In our last article of 2017, we shared one of our most popular post of the year, Begin With the End in Mind When Exit Planning, which highlighted two key points:
- Business owners are interested in learning about (a) Exit Planning in general and (b) how to engage in it specifically.
- Business owners suspect that there’s a process to Exit Planning, one with a beginning, middle, and end. They understand the end: their successful exits. What they aren't clear about is the beginning.
How can business owners and advisors clarify what it takes to begin the Exit Planning Process?
The Two-Pronged Approach to Exit Planning
In the context of Exit Planning, it’s important for business owners and advisors to understand the two-pronged approach that successful Exit Planning Advisors take to Exit Planning. The first prong is the general prong, which focuses on a successful business exit for a business owner. The second prong is the specific prong, which focuses on the business owner’s goals (which in turn defines what makes the business exit successful). One such goal is the owner’s choice of successor. Exit Planning Advisors ask, “Does this owner want to transfer ownership within the family; sell to a third party, management, or Employee Stock Ownership Plan (ESOP); or keep the business ‘forever’?”
Each of these ownership transfers proceeds along a different Exit Path. In this series, we will highlight the advantages and disadvantages of each Path so that business owners and their advisors can accurately weigh their options.
For advisors, the ability to describe and compare Exit Paths is hugely valuable, and business owners should expect that their advisors can do so. Advisors do owners a disservice when they assume that they know which Exit Path owners want to take or assume that the owner’s interest in one path is a final decision. Consider BEI Member and M&A advisor Mike Boschetti’s thoughts about assumptions: “We are generally referred to owners as transaction advisors, so we could assume that a third-party sale is what the owner wants. But that’s not always the case.” Because Boschetti is trained in the Exit Planning Process, his outlook is broader and his toolbox deeper than an advisor untrained in the Exit Planning Process. He can help business owners exit on their terms, not on his as an M&A advisor.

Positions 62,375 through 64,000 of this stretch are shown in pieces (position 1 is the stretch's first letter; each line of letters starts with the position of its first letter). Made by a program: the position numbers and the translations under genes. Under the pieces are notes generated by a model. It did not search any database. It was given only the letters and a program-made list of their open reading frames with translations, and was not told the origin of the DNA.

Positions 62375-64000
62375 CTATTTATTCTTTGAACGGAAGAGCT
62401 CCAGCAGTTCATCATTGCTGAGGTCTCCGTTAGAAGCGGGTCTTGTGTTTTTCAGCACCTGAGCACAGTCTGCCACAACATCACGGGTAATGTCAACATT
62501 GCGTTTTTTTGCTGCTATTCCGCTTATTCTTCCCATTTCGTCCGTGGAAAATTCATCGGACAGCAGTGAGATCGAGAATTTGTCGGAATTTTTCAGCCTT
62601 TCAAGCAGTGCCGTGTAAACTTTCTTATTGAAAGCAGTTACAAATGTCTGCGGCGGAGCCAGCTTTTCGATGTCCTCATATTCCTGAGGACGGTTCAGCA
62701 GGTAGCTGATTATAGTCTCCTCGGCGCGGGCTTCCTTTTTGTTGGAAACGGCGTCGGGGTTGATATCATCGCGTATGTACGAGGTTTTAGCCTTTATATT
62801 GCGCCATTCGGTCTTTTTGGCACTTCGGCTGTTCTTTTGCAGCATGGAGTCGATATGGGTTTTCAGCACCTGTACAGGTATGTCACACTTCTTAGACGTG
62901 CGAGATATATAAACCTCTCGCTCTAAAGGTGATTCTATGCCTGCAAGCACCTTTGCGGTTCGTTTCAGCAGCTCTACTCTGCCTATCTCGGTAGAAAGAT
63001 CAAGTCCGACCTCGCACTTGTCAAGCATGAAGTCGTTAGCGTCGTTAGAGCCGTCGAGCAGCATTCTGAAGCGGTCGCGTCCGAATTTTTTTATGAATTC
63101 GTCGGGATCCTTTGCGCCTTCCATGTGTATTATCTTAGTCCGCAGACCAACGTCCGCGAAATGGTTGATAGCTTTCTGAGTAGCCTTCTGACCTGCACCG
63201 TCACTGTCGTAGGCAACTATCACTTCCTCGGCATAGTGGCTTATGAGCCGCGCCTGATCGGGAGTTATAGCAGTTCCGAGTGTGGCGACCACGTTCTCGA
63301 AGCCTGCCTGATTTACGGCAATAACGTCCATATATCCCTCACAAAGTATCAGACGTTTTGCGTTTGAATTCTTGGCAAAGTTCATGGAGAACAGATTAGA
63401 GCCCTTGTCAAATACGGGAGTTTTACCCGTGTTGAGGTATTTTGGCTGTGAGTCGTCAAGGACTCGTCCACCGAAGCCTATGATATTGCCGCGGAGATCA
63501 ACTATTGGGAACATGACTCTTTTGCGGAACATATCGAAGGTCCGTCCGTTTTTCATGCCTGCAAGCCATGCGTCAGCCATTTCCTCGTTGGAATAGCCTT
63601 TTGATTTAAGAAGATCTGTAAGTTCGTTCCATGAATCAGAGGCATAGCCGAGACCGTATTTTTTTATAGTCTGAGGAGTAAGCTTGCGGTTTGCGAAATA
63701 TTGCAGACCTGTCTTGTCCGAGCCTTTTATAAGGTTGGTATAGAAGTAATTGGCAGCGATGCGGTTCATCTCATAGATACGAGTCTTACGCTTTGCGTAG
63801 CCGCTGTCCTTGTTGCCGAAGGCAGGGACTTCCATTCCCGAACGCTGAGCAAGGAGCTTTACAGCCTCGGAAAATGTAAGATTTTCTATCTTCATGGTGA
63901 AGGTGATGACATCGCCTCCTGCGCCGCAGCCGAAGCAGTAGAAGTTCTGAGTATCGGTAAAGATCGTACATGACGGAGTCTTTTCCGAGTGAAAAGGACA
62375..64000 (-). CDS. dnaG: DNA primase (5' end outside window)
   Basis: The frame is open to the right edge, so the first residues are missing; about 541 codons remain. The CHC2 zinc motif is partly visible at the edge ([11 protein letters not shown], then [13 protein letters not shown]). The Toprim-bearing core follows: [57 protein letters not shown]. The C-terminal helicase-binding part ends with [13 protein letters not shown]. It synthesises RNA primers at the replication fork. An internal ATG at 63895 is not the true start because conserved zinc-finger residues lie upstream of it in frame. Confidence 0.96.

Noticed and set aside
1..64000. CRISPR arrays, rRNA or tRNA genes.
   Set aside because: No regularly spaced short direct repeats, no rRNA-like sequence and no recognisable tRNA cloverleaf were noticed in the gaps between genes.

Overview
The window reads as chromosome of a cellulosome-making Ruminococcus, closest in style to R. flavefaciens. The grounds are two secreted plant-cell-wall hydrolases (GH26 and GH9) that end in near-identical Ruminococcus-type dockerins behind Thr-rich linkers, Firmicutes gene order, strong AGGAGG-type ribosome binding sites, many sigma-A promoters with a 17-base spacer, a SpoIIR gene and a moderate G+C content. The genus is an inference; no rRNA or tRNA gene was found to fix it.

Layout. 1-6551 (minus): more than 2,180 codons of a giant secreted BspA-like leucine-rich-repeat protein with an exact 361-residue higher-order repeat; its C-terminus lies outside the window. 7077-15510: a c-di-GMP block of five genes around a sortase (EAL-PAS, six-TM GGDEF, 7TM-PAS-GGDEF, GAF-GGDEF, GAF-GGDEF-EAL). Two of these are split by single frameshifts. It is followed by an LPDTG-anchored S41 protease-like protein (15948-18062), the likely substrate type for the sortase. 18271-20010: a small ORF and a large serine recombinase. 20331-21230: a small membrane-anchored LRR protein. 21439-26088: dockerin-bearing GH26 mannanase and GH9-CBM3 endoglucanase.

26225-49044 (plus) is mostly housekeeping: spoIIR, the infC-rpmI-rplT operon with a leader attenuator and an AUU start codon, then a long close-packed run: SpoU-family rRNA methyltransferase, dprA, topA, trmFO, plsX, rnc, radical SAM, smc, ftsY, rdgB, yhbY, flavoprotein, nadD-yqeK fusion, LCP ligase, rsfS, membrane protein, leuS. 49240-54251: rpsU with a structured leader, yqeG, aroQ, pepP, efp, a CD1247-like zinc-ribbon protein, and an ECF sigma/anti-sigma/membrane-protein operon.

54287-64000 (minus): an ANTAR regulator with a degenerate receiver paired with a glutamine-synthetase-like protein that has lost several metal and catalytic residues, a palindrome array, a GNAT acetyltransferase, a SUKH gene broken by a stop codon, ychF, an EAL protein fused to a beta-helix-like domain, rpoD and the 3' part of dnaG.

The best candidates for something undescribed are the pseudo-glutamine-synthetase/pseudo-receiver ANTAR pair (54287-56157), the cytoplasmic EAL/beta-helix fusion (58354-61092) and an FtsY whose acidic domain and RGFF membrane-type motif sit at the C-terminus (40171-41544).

Advisors who can think beyond their practice’s specialty tend to have the most success in working with business owners. We know this because most of the respondents to The BEI 2016 Business Owner Survey told us that they were considering multiple Exit Paths. Most of these owners will likely assume that an Exit Planning Advisor is only conversant in one of those Paths until and unless advisors prove them wrong. That’s why one of the purposes of this series of articles is to improve advisors’ ability to discuss all Exit Paths intelligently, to the benefit of their business-owning clients.
What Advisors Can Expect
The Exit Paths we’ll discuss in this series are:
- Transfer to management
- Sale to third party
- Transfer to family member(s)
- Sale to an ESOP
- Transferring ownership upon death
Articles in this series will cover the potential advantages and disadvantages of each Path. It’s important to realize that The BEI Seven Step Exit Planning Process can often minimize or eliminate the disadvantages of a particular Exit Path or successor. Many of BEI’s tools and processes are designed to do exactly that.
In our next article, we’ll describe the advantages to owners who choose first Exit Path: transferring the business to management.